Overall BMC had a great show and it seemed well worth it to expand our exhibit onto BiOS beforehand. Although this was my first time attending the show, I noticed every inch of space at PWest being used for exhibitor tables and booths, even setting up in front of the bathrooms! I hope to see PWest advance even larger, maybe one day expanding to its third space, West Hall. I look forward to next year’s show and hope to reconnect with you all again throughout the year.
If you were not able to attend the show and would like any information on the products mentioned, please visit our website and download our whitepapers.
Happy New Year! Hope everyone had a great holiday and is staying warm.
To continue addressing our FAQ's, another recurring question BMC recieves is on the flatness of our deformable mirrors. The figure below shows an unpowered BMC DM and a flattened BMC DM.
The surface figure of our unpowered deformable mirrors has a low-order surface bow. The amount of stroke needed to flatten the DM is between .5 µm and 1 µm, depending on the model. We can guarantee that the stroke needed to flatten the deformable mirror will not exceed this amount and tends to be lower for the lower stroke devices.
However, researchers in the past have been able to achieve flattening the wavefront without using up any stroke on the DM. If you are able to include additional optics into your setup, the low order bow can be taken out with static optics. Just something to keep in mind as you are designing your system and trying to determine how much stroke is required to achieve your wavefront correction needs.
If you have any additional questions in regards to the flatness of our mirrors or are interested in seeing what the typical unpowered surface figure is, please contact us at firstname.lastname@example.org or visit us online at www.bostonmicromachines.com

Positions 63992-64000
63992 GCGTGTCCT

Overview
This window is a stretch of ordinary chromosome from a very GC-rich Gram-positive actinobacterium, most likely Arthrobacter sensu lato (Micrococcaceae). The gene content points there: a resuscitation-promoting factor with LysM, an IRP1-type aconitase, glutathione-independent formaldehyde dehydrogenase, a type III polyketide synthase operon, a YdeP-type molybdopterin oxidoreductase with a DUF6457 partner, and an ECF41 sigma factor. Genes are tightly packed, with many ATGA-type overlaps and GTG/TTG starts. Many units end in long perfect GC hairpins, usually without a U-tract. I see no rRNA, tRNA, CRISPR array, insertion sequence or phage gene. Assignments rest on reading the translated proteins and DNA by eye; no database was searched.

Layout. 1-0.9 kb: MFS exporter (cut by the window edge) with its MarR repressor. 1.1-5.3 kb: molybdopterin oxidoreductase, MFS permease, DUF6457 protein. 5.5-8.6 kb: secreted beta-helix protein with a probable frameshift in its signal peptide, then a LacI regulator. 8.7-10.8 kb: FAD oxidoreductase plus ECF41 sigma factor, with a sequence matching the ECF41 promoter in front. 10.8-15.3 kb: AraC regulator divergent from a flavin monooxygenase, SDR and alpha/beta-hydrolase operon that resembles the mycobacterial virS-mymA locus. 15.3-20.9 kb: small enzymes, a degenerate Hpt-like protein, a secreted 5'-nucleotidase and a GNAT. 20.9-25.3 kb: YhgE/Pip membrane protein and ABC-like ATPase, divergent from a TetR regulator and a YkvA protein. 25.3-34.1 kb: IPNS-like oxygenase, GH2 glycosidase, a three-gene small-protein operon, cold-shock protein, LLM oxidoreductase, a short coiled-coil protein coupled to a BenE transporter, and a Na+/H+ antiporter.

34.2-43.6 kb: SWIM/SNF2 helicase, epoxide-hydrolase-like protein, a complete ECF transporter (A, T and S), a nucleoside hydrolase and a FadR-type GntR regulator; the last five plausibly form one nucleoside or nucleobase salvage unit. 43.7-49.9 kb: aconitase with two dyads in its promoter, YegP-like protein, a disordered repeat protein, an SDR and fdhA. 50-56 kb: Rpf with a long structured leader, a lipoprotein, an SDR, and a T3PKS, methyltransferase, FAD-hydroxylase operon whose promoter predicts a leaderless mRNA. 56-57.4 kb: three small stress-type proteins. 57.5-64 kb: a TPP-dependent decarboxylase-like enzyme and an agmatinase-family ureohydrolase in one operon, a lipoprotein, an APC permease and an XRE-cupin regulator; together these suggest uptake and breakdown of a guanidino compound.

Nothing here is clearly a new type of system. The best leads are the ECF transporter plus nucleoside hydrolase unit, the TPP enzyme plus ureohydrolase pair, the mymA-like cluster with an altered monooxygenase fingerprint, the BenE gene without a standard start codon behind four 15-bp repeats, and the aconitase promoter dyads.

Over the past couple of months we have been receiving an assortment of questions in regards to our products. We thought it would be a good idea to share the more popular questions and answers as they stream in to keep everyone updated.
One question that tends to be asked quite often is the reflectivity our deformable mirrors can achieve. This depends on a couple of factors such as mirror coating, protective window AR coating and the wavelength of the light.
We offer gold, aluminum and protected silver coating on almost all of our deformable mirrors. When selecting a coating, you should pay particular attention to the wavelength(s) of light you use. The BMC DM Coating Reflectivity chart to the right illustrates the reflectivity of each of our standard coatings.
Our standard windows with AR coating are BK-7. We offer a few options, depending on which size mirror you select. For our smaller DMs, we offer the standard coatings from Thorlabs as well as a few more versatile options. You may choose either uncoated, 350-700nm, 650-1050nm or 1050-1620nm. We also offer a 400-1100nm window and 550-2400nm, the latter for an additional cost. For our larger DMs, various coating options are available. We do offer customizable options for an extra fee, so please contact us with your specifications if you require this.
The N-BK7 Broadband Antireflection Coatings chart from Thorlabs below depicts the percentage of light lost for each AR coated window. Similar curves are available for our other coatings.
If you are looking for additional information on our standard windows, please visit our friends at Thorlabs online. If you have any further questions on the reflectivity of our mirrors, click here to send us an e-mail or visit us online at www.bostonmicromachines.com
Tags: deformable mirror, adaptive optics, boston micromachines, UAV, free-space communication, modulating retroreflector, pulse, pulse width, laser beam, CLEO, laser science, biological imaging, deep tissue microscopy, BMC, laser pulse shaping, ultrafast lasers, two photon, optical chopper, optical modulator, chopper, AOM, acousto-optic modulator, speed, shutter
It's been a few weeks since we returned from the Conference on Lasers and Electro-Optics 2013 and now that we're settled back in to the daily routine, I thought I would give some highlights on the show. I was happy to be joined this time by our new Marketing and Communications Specialist, Angelica Perrone, who did a great job navigating the complex photonics market for the first time.